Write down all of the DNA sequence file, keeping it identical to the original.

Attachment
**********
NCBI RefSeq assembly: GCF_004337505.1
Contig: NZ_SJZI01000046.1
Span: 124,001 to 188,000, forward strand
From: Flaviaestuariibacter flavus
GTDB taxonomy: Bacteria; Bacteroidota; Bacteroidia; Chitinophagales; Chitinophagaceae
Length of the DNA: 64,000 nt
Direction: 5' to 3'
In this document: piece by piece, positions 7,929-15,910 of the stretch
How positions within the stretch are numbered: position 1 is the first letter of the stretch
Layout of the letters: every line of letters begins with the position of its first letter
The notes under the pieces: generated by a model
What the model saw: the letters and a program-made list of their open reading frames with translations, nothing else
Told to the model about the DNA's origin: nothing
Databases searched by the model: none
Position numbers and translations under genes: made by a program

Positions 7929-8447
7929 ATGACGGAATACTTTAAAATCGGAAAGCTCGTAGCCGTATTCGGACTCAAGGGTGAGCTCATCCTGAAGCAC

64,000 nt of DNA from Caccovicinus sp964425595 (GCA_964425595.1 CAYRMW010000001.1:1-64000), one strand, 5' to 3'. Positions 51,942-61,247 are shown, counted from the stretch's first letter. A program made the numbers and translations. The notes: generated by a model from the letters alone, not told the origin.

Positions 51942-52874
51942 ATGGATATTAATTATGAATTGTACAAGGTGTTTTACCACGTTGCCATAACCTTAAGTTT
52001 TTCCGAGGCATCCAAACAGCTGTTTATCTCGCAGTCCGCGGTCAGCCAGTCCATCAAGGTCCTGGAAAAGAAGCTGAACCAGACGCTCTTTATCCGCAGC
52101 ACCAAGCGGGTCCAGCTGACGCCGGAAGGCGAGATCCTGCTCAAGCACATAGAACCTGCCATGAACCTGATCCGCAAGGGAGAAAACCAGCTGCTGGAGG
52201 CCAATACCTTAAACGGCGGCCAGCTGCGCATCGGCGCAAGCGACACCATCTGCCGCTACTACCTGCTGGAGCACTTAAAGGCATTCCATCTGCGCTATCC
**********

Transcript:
NCBI RefSeq assembly: GCF_004337505.1
Contig: NZ_SJZI01000046.1
Span: 124,001 to 188,000, forward strand
From: Flaviaestuariibacter flavus
GTDB taxonomy: Bacteria; Bacteroidota; Bacteroidia; Chitinophagales; Chitinophagaceae
Length of the DNA: 64,000 nt
Direction: 5' to 3'
In this document: piece by piece, positions 7,929-15,910 of the stretch
How positions within the stretch are numbered: position 1 is the first letter of the stretch
Layout of the letters: every line of letters begins with the position of its first letter
The notes under the pieces: generated by a model
What the model saw: the letters and a program-made list of their open reading frames with translations, nothing else
Told to the model about the DNA's origin: nothing
Databases searched by the model: none
Position numbers and translations under genes: made by a program

Positions 7929-8447
7929 ATGACGGAATACTTTAAAATCGGAAAGCTCGTAGCCGTATTCGGACTCAAGGGTGAGCTCATCCTGAAGCAC

64,000 nt of DNA from Caccovicinus sp964425595 (GCA_964425595.1 CAYRMW010000001.1:1-64000), one strand, 5' to 3'. Positions 51,942-61,247 are shown, counted from the stretch's first letter. A program made the numbers and translations. The notes: generated by a model from the letters alone, not told the origin.

Positions 51942-52874
51942 ATGGATATTAATTATGAATTGTACAAGGTGTTTTACCACGTTGCCATAACCTTAAGTTT
52001 TTCCGAGGCATCCAAACAGCTGTTTATCTCGCAGTCCGCGGTCAGCCAGTCCATCAAGGTCCTGGAAAAGAAGCTGAACCAGACGCTCTTTATCCGCAGC
52101 ACCAAGCGGGTCCAGCTGACGCCGGAAGGCGAGATCCTGCTCAAGCACATAGAACCTGCCATGAACCTGATCCGCAAGGGAGAAAACCAGCTGCTGGAGG
52201 CCAATACCTTAAACGGCGGCCAGCTGCGCATCGGCGCAAGCGACACCATCTGCCGCTACTACCTGCTGGAGCACTTAAAGGCATTCCATCTGCGCTATCC